Monday, September 9, 2019
As far as introductions go, the one Kansas junior Marcus Garrett had with new KU strength coach Ramsey Nijem on Monday morning during Day 1 of boot camp still had him smiling hours later.
“When he came in there, he was energetic,” Garrett said of Nijem, who was hired last week to replace Andrea Hudy and went through his first day on the job Monday. “He came in there saying, ‘Don’t look at me crazy, we’re family now.’”
It was a good start, an important start, for Garrett, given the fact that the news of Hudy moving on was still fresh in his mind.
“It came out of nowhere,” Garrett said. “I was just playing my video games when it happened and I just couldn’t believe it.”
Asked to recall his emotions when the news of Hudy leaving first hit, Garrett needed just one word to sum up his initial thoughts.
“Hurtful,” he said. “I mean, we all had great relationships with Hudy and we know all she’d done for us.”
While Nijem was more of an observer Monday morning when the Jayhawks ran through the first day of the 17th annual KU boot camp under Bill Self, Garrett said he felt like an old veteran.
That’s not to say it was easy. Garrett said Day 1 was as hard as any of the boot camp days that came before it in years past, and it served as a reminder that merely being ready isn’t enough.
“I already knew what to expect before I went in,” Garrett said. “(But) it just seems like every year you’re going to be ready for it just because you know what’s about to happen, and it just kills you every year.”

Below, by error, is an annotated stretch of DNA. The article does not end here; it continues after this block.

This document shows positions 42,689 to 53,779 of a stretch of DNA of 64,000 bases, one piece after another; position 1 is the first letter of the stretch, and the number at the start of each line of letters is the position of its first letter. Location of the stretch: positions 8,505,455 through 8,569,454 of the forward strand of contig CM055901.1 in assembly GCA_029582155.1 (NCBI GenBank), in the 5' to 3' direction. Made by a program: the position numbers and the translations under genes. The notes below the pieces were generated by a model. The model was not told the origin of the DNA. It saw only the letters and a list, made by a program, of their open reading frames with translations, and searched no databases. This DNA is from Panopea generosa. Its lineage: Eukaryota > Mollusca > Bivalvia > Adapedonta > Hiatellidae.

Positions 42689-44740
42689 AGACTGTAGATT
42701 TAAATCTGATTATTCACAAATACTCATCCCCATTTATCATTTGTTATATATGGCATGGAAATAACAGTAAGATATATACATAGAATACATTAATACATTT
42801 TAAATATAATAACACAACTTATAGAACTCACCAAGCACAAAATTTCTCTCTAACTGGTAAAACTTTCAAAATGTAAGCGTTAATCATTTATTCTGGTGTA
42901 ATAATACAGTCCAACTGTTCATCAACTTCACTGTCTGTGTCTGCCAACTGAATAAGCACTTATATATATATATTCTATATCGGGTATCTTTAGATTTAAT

For KU’s seven newcomers — Christian Braun, Mackey McBride, Tristan Enaruna, Jalen Wilson, Isaiah Moss, Michael Jankovich and Dajuan Harris — the experience was completely new, but Garrett said everybody made it through without incident and characterized Day 1 as having gone “great.”
He said the first day was always harder on the rookies because of the unknown that comes with it.
“They were pressured about the situation,” Garrett said of KU’s first-year players. “They didn’t know what to expect. Once they finally got out there, you could tell they were just shocked with all the running. The first day (is the hardest for the newcomers) because I feel like once your body gets used to it, once you get used to waking up that early and you get used to the drills, you can find ways around it.”
Eventually, you get so used to it that you don’t even fear the sound of your alarm any longer.
After relying on technology to have him up and at it during his previous two boot camps, Garrett beat his alarm clock by 30 minutes on Monday, waking up at 6 a.m., almost a full hour before drills began.
From running and defensive slide and close-out drills to high-energy situational drills, the goal of boot camp is to test one’s mind as much as his body. And Garrett, who said his injured left ankle finally reached 100% healthy just three weeks ago, said the goal for the rest of this year’s boot camp was to maintain the right frame of mind to take advantage of all it has to offer.
“Not just to try to get through it, but to get better,” he said. “Even though it’s hard, there’s still teaching tools in there. We do a lot of defensive drills and (it) teaches you different ways to take angles in different situations. All the drills we do in practice, we’re doing in boot camp. But it’s just after running, so you don’t really realize it until practice starts.”